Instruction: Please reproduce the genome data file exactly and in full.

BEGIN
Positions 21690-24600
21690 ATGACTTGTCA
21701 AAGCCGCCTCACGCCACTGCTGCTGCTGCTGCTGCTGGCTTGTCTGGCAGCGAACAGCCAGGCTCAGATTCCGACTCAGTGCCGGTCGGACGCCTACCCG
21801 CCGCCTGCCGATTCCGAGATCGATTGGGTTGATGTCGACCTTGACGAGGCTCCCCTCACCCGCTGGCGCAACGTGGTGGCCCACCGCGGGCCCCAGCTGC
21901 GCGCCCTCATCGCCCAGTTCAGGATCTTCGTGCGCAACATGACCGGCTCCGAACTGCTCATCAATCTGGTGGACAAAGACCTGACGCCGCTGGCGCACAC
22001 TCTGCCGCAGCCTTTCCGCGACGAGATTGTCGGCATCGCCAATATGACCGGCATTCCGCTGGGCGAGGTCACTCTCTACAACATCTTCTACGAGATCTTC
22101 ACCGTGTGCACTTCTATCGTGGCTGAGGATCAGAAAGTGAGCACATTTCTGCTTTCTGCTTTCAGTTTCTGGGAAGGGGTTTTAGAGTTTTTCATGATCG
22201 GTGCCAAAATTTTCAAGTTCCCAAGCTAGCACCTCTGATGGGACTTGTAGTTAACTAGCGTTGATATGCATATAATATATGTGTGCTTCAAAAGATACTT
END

Positions 21690-24600
21690 ATGACTTGTCA
21701 AAGCCGCCTCACGCCACTGCTGCTGCTGCTGCTGCTGGCTTGTCTGGCAGCGAACAGCCAGGCTCAGATTCCGACTCAGTGCCGGTCGGACGCCTACCCG
21801 CCGCCTGCCGATTCCGAGATCGATTGGGTTGATGTCGACCTTGACGAGGCTCCCCTCACCCGCTGGCGCAACGTGGTGGCCCACCGCGGGCCCCAGCTGC
21901 GCGCCCTCATCGCCCAGTTCAGGATCTTCGTGCGCAACATGACCGGCTCCGAACTGCTCATCAATCTGGTGGACAAAGACCTGACGCCGCTGGCGCACAC
22001 TCTGCCGCAGCCTTTCCGCGACGAGATTGTCGGCATCGCCAATATGACCGGCATTCCGCTGGGCGAGGTCACTCTCTACAACATCTTCTACGAGATCTTC
22101 ACCGTGTGCACTTCTATCGTGGCTGAGGATCAGAAAGTGAGCACATTTCTGCTTTCTGCTTTCAGTTTCTGGGAAGGGGTTTTAGAGTTTTTCATGATCG
22201 GTGCCAAAATTTTCAAGTTCCCAAGCTAGCACCTCTGATGGGACTTGTAGTTAACTAGCGTTGATATGCATATAATATATGTGTGCTTCAAAAGATACTT